At a Tea Party rally in 2009, Smith was photographed holding signs depicting then-Gov. Jennifer Granholm with a noose around her neck and Obama's head impaled on a stake. Another sign showed then-U.S. House Minority Leader Nancy Pelosi riddled with bullets, along with the words "wetbacks" to describe immigrants and "fags" to describe gay people. When the U.S. Secret Service paid him a visit, he complained that "somebody was out to smear me."
After the election, Smith continued to spread offensive rhetoric. In a Facebook post on March 20, he called the presidential election "a hoax," Biden a "senile idiot," and Vice President Kamala Harris a "witch."
Despite the hateful sentiments, Smith garnered 47.1% of the votes in the 2020 general election in a traditionally Democratic district.
In the August 2020 primary, Smith beat out Republican Jazmine Early, who supported a ban on Muslims refugees, warned that Macomb County was vulnerable to Sharia law, and opposed protections for LGBTQ residents. Early also ran against Shannon in the 2018 general election and came within six percentage points of winning.
In February, Early lost her bid earlier to become ethnic vice chair of the Michigan GOP, a position to promote diversity within the Republican Party.
White angstAt the onset of Trump's political rise, pundits credited his appeal among white, working-class voters to economic hardships. But the devotion to Trump's extreme political cynicism points to another sentiment — fear of cultural displacement.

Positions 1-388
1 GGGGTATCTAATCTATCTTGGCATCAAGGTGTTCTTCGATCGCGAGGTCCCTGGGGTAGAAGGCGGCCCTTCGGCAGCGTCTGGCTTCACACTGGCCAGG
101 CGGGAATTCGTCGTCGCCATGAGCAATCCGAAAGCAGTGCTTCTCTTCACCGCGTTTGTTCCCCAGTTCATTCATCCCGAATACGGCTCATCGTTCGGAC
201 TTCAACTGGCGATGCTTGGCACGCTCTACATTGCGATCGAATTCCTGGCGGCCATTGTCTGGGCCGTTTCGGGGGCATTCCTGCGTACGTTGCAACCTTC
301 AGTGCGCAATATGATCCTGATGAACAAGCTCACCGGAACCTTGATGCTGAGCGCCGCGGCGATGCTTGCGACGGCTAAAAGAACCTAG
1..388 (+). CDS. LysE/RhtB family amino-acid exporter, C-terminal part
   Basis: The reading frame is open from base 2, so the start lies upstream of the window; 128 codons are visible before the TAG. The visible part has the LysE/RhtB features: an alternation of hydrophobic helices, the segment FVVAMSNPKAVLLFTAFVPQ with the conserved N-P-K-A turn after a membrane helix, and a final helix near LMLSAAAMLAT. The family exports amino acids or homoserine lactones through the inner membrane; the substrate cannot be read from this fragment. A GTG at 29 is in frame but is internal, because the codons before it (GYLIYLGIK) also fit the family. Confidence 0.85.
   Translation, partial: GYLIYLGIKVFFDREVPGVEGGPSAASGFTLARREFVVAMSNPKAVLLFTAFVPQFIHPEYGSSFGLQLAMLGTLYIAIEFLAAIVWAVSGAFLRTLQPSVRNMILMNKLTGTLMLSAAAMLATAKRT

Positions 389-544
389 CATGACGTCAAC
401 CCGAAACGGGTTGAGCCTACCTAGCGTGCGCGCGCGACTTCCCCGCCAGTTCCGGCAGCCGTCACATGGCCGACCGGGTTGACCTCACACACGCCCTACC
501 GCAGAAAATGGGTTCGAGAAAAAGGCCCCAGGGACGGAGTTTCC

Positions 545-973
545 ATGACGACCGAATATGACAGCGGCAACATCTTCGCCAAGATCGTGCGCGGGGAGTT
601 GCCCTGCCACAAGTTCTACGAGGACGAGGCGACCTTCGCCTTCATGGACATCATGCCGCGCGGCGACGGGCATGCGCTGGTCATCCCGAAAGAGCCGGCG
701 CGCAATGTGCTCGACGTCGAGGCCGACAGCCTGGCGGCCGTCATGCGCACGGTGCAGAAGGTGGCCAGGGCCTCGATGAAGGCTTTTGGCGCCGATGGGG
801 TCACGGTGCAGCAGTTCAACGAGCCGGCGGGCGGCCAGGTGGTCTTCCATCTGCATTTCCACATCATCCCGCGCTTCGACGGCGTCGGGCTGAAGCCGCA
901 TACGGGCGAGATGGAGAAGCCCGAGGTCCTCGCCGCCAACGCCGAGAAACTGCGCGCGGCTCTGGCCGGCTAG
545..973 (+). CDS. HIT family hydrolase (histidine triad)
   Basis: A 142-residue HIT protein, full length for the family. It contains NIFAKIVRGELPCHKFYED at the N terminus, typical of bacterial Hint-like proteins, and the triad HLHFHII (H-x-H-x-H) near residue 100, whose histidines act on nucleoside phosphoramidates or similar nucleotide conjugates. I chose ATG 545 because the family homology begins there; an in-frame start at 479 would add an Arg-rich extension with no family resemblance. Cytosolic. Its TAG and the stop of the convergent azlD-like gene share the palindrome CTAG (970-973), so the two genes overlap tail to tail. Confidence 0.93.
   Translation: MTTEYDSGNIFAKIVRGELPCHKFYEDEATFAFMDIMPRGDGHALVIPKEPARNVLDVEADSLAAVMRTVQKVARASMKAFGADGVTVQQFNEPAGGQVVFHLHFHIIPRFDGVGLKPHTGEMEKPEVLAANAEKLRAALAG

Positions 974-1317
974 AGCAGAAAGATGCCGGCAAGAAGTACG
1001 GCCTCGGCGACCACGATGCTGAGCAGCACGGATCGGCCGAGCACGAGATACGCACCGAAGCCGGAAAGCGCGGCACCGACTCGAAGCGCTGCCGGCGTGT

A study published in the Proceedings of the National Academy in 2018 found that voters weren't more likely to vote for Trump because they lost a job or are earning less.
"Instead, it was about dominant groups that felt threatened by change and a candidate who took advantage of that trend," the author, University of Pennsylvania political scientist Diana C. Mutz wrote.
"For the first time since Europeans arrived in this country, white Americans are being told that they will soon be a minority race. ... Furthermore, when confronted with evidence of racial progress, whites feel threatened and experience lower levels of self-worth relative to a control group. They also perceive a greater antiwhite bias as a means of regaining those lost feelings of self-worth."
Political scientist Robert Pape made a similar discovery when analyzing the demographics of the 377 people arrested for storming the U.S. Capitol on Jan. 6. He found that the alleged insurrectionists lived in Blue communities with increasingly diverse populations.
"Put another way, the people alleged by authorities to have taken the law into their own hands on Jan. 6 typically hail from places where non-White populations are growing fastest," Pape wrote in a Washington Post op-ed.
"To ignore this movement and its potential would be akin to Trump's response to covid-19: We cannot presume it will blow over. The ingredients exist for future waves of political violence, from lone-wolf attacks to all-out assaults on democracy, surrounding the 2022 midterm election."
Joe DiSano, a longtime political consultant who grew up in Macomb County, said Trump tapped into a deep-seated psychological resentment of non-white people. DiSano said racist attitudes are common in Macomb County, where the N-word is casually tossed around.
"I'm so sick of candy-coating this," DiSano tells Metro Times. "People are directing their anger and hatred at the wrong people. It's not the single woman in Detroit that is the problem. It's not a Mexican meat packer in Iowa. They should be focused on the corporations that are causing the problems."
Related How a Michigan couple radicalized the state’s GOP and emboldened insurrectionists: Party of Q